Major Depression is at the opposite end of the bipolar spectrum, characterized by five or more symptom markers that have been bothersome for two weeks straight. When a person’s mood seems filled with desperation and gloom for most of the day or every day, this could be the first red flag of depression (DSM-5, pg). These feelings must not be induced by another medical ailment or from the physiological means of substances. Common physical symptoms associated with major depression are wavering eating habits and consumption, weight loss not achieved through dieting or weight gain, restlessness, and fatigue. It’s been reported that pain at times will not respond to treatment. Psychological issues present loss of interest in things that once gave pleasure, interrupted sleep patterns, feelings of inadequacy, concentration and memory problems, along with reduced attention spans (DSM-5, pg). At times, a person may not be able to face societal demands and withdrawal from the world, adding to the constant feeling of guilt (if present), and create disturbances in important life areas. The darker side of depression procures suicidal tendencies and thoughts of death (medicalnewstoday.com). In severe cases, a depressive person may act on their thoughts, potentially ending their life. Bipolar disorder type 2 dwells here, often dipping into the lower tiers of the disorder and occasionally reaching the manic highs. In accordance with the DSM-5, the prevalence for 12 months, also known as someone who had the condition during a certain period, for bipolar disorder type 2 on a world-wide scale affects 0.3% of the population, and the United States 12-month prevalence stands at 0.8%. The DSM-5 credits the DSM-4 with ‘bipolar I, bipolar II, and bipolar disorder not otherwise specified yield a combined prevalence rate of 1.8% in U.S. and non-U.S. community samples’ (DSM-5, pg). The prevalence rate in children is harder to establish, but those twelve and older have a higher score at 2.7%. Men and women are equally affected, diagnosable between ages 15 to 25, but can be triggered at any age (medicalnewstoday.com).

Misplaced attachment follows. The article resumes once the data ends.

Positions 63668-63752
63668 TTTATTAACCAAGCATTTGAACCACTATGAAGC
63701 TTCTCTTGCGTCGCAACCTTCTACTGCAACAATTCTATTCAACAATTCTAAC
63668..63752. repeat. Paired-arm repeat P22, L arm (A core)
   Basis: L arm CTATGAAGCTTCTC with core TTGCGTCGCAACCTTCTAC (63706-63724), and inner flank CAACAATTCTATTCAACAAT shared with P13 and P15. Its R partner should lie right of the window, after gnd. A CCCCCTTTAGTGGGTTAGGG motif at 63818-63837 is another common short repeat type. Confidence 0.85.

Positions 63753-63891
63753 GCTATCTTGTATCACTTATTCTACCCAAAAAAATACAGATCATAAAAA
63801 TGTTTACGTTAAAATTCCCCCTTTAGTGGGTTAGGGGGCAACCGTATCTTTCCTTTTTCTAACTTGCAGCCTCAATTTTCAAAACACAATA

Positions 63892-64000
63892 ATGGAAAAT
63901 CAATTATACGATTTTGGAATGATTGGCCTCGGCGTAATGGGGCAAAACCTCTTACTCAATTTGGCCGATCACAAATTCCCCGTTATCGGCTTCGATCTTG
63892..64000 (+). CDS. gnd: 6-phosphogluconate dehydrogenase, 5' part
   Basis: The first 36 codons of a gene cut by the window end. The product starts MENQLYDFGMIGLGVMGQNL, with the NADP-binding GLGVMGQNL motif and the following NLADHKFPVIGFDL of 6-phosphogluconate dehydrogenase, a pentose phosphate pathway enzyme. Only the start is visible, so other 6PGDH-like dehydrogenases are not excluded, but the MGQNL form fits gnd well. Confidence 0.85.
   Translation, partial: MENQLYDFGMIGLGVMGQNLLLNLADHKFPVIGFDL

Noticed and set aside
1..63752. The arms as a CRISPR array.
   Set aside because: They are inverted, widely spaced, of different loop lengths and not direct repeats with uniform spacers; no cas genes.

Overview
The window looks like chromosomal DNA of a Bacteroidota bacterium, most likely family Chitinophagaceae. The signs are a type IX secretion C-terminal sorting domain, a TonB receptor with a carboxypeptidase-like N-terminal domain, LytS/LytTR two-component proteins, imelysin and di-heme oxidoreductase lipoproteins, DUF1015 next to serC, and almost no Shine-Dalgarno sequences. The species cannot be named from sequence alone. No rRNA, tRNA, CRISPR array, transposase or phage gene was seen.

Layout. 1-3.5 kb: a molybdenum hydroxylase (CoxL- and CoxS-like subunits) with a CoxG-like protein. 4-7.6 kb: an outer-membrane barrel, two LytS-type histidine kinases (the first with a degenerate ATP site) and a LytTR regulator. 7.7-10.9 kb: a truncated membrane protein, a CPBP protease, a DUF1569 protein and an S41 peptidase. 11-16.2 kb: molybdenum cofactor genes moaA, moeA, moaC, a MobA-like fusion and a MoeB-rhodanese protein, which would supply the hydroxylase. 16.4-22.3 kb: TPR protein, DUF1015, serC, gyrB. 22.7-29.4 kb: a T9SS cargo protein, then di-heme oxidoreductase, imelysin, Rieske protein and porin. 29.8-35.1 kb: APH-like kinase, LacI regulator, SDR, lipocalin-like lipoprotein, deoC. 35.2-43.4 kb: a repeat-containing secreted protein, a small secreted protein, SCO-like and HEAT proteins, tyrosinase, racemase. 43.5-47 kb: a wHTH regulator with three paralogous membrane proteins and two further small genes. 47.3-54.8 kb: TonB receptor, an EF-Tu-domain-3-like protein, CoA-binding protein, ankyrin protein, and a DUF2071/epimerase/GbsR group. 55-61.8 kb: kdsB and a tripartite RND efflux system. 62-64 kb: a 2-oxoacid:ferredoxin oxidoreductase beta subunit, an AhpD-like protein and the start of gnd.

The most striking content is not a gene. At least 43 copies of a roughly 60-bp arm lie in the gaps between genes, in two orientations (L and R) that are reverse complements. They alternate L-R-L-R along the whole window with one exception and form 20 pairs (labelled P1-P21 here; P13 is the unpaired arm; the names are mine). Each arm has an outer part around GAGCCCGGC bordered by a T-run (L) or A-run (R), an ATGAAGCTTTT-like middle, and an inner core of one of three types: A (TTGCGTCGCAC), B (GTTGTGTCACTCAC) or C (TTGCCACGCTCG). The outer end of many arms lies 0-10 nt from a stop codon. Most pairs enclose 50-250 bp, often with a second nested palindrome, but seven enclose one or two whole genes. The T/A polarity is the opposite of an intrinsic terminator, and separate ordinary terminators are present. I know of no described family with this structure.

Journal of Medical Genetics elaborates further, determining the lifetime prevalence of bipolar disorder is around 0.5-1.5% and onsets around age 21 (Journal of Medical Genetics). Morbidity rates are high, with approximately 15% of people committing suicide. Bipolar does not seem to have a singular cause but rather could be a combination of mixed factors interacting with each other. Some studies theorize genetics can play a role in determining the likelihood of developing the disorder, especially when a family member already has the condition. This does not mean, however, that those with a family history of bipolar will develop it, but the predisposition is there (NIHM). It’s a possibility that environmental influences could trigger the genetic code and activate a severe mood swing in someone, even if noticeable symptoms were not there.
Found in a National Institute of Mental Health article, Lauren B. Alloy and Lyn Y. Abramson tested the Behavioral Approach System (BAS) theory, which aims to explain ‘the role of sensitivity to rewards and goals [and how it] plays in bipolar disorder’ (The Role of the Behavioral Approach System (BAS) in Bipolar Spectrum Disorders). Behaviorists believe bipolar disorder is caused by a reward and failure system, with frequent fluctuations in BAS scores could be indicators of manic and depressive symptoms alike. For example, when goals are successfully earned, or rewards are involved, their BAS becomes hypersensitive and activates, which is thought to trigger a hypomanic or manic episode. The person could experience symptoms such as ‘goal-directed behavior, decreased need for sleep, and euphoria’ (The Role of the Behavioral Approach System (BAS) in Bipolar Spectrum Disorders). Definitive losses and failure of accomplishment creates depressive behavior that include lack of energy, sadness, and hopelessness, along with the behavioral approach shutting down.
Cognitive Behavorial Therapy, or CBT, Treatment can mean many different forms of therapy. The most common are prescribed medications and psychological therapy. The Journal of Medical Genetics claims mood stabilizers such as lithium and various anticonvulsants reduce phases of mania and depression (Journal). If left untreated, symptoms can be problematic and trying, but effective treatment can promote wellness in months as opposed to years. Although treatment is useful for mood swings and depression, the person is still prone to these issues while in a stable condition. Maintaining a close relationship with their doctor can help ease and make symptoms manageable.